Chapels aid spiritual growth

Chapel interns speak about the importance of chapels.


Jason Lin//THE CHIMES (file)

Musicians fill Chase Gymnasium with song.

Jessica Goddard, Writer

Biola offers an immense amount of uniquely valuable chapels each semester. The opportunities seem endless, and the reason lies in the fact that Biola seeks to meet each student’s different spiritual needs as they grow in their faith.

Numerous Worship Opportunities

Singspiration and AfterDark may prove most popular; however, each chapel can aid students during different times of their college careers. Spiritual Development, the department in charge of hosting chapels, seeks to serve students by listening to what they want and incorporating that into the weekly chapels.

People can connect to God in many different ways, and Spiritual Development hopes they can recognize those different ways as they bring in numerous worship opportunities for different students’ personalities.

“Here we just have so many options of different styles based on what students need out of chapels,” said Justin Sinclair, senior music composition major and and undergraduate chapel intern. “But just to have the variety every week is really nice for students to get to choose what best fits their spiritual life.”

Refining Students

Chapels help refine Biola students, according to Landon White, Talbot graduate student and graduate chapel intern.

“All universities are doing things to equip minds, but to equip character is a less common thing you see at universities, so I think chapels help that,” White said.

A New Theme

Each year, Spiritual Development chooses a theme for the chapels. This year, they picked the theme “Undivided: the character or the Kingdom of God,” and the theme verse Psalm 86:11. The chapel staff seeks to have each chapel follow the theme of the year while still staying true to the purpose of that particular chapel. Sinclair, who works specifically with chapel bands, explained the bands seek to incorporate the theme into their songs.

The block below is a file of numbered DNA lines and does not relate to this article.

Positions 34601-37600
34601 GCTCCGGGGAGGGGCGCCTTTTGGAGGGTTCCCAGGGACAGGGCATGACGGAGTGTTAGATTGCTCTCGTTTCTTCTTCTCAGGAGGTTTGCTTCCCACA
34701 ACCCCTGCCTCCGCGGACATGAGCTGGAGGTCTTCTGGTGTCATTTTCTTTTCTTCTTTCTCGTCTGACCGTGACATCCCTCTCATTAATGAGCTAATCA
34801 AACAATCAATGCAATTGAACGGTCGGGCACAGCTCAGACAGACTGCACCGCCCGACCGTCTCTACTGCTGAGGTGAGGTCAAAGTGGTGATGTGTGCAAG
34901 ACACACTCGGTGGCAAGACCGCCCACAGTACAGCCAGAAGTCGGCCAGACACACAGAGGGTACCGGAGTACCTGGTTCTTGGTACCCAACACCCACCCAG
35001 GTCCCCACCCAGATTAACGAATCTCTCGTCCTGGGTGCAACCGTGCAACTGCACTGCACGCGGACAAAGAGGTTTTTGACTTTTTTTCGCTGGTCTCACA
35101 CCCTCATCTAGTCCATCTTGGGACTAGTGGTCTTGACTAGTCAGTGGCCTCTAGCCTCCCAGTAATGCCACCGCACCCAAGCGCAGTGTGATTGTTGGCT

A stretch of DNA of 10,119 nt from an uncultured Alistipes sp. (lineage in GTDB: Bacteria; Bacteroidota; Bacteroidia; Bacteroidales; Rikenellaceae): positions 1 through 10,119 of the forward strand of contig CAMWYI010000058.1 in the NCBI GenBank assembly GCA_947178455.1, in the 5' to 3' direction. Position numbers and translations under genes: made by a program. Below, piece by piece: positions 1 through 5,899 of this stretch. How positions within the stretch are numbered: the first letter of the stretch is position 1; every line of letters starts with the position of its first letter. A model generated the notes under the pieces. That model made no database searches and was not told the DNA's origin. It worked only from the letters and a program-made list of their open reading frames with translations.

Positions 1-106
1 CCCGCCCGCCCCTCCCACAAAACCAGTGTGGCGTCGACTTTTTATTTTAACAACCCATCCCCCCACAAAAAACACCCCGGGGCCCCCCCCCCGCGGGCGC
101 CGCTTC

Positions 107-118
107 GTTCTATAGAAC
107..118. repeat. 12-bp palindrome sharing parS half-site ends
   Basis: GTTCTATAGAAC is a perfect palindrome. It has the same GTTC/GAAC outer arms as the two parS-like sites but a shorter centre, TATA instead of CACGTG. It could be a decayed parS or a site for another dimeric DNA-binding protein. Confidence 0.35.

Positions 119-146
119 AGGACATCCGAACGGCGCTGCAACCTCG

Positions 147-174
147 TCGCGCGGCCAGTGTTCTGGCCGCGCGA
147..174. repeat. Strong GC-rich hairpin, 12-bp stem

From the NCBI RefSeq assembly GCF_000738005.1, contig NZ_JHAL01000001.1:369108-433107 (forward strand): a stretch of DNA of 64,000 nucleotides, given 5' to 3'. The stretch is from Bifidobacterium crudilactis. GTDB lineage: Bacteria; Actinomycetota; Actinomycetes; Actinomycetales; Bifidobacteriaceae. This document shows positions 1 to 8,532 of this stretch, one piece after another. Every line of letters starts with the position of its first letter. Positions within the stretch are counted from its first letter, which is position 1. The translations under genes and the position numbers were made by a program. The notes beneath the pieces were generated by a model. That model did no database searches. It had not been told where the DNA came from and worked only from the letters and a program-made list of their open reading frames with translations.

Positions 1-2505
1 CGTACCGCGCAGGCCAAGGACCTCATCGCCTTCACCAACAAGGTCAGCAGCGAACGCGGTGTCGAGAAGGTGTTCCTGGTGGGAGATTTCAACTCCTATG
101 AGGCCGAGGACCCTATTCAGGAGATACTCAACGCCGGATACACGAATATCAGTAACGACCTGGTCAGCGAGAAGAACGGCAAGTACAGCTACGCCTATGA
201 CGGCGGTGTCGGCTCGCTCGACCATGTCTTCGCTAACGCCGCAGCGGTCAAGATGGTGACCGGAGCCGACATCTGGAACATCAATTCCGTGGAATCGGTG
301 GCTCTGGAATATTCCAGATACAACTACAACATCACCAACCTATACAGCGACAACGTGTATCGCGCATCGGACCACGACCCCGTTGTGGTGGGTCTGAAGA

“There are six chapel bands. As a group, we are pushing all of the groups to pick songs according to this theme, but that’s sort of the wider goal,” Sinclair said.

Spiritual Development hopes to listen to what students need for chapels during the year. They  commission their groups of interns to attempt to understand what students want.

“Throughout the year, Spiritual Development works to assess how the students feel about the chapels,” Sinclair said.

According to Megan Okada, senior Christian ministries major and undergraduate Spiritual Development intern, even though Singspiration is the most highly attended, students’ desires for chapel styles change as they grow in their faith.

“Honestly, my favorite chapel at Biola has changed during my time here, and I think it depends on my season of life and where the Lord has me at that time,” Okada said.

Many students complain about the number of chapels they need to complete, but Okada encourages students to enjoy this opportunity because it greatly aids spiritual growth.

“My life has been so changed by some of these speakers and some of the messages and some of the student leaders,” Okada said. “There’s definitely been a huge growth in my heart through chapel.”


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